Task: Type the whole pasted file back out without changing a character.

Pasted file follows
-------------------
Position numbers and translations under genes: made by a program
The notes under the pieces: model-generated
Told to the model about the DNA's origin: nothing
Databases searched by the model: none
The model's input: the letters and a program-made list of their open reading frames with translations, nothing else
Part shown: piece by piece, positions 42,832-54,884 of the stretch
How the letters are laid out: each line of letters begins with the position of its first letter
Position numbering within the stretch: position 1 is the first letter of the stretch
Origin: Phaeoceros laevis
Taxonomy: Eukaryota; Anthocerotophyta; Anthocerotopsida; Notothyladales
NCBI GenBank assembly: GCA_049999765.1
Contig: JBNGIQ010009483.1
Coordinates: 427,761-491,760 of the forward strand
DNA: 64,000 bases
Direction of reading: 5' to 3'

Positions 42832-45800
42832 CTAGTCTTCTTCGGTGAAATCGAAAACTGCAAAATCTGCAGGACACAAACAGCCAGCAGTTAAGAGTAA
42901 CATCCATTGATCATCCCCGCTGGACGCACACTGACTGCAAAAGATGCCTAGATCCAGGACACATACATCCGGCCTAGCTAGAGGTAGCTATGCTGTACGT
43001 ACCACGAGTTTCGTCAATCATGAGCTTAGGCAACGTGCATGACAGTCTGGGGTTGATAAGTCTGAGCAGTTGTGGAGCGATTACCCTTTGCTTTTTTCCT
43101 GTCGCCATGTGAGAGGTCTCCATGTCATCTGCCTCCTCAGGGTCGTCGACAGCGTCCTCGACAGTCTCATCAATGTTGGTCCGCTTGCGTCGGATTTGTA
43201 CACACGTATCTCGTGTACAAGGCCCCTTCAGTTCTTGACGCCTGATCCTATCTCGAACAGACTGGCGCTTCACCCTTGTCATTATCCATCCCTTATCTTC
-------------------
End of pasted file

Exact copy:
Position numbers and translations under genes: made by a program
The notes under the pieces: model-generated
Told to the model about the DNA's origin: nothing
Databases searched by the model: none
The model's input: the letters and a program-made list of their open reading frames with translations, nothing else
Part shown: piece by piece, positions 42,832-54,884 of the stretch
How the letters are laid out: each line of letters begins with the position of its first letter
Position numbering within the stretch: position 1 is the first letter of the stretch
Origin: Phaeoceros laevis
Taxonomy: Eukaryota; Anthocerotophyta; Anthocerotopsida; Notothyladales
NCBI GenBank assembly: GCA_049999765.1
Contig: JBNGIQ010009483.1
Coordinates: 427,761-491,760 of the forward strand
DNA: 64,000 bases
Direction of reading: 5' to 3'

Positions 42832-45800
42832 CTAGTCTTCTTCGGTGAAATCGAAAACTGCAAAATCTGCAGGACACAAACAGCCAGCAGTTAAGAGTAA
42901 CATCCATTGATCATCCCCGCTGGACGCACACTGACTGCAAAAGATGCCTAGATCCAGGACACATACATCCGGCCTAGCTAGAGGTAGCTATGCTGTACGT
43001 ACCACGAGTTTCGTCAATCATGAGCTTAGGCAACGTGCATGACAGTCTGGGGTTGATAAGTCTGAGCAGTTGTGGAGCGATTACCCTTTGCTTTTTTCCT
43101 GTCGCCATGTGAGAGGTCTCCATGTCATCTGCCTCCTCAGGGTCGTCGACAGCGTCCTCGACAGTCTCATCAATGTTGGTCCGCTTGCGTCGGATTTGTA
43201 CACACGTATCTCGTGTACAAGGCCCCTTCAGTTCTTGACGCCTGATCCTATCTCGAACAGACTGGCGCTTCACCCTTGTCATTATCCATCCCTTATCTTC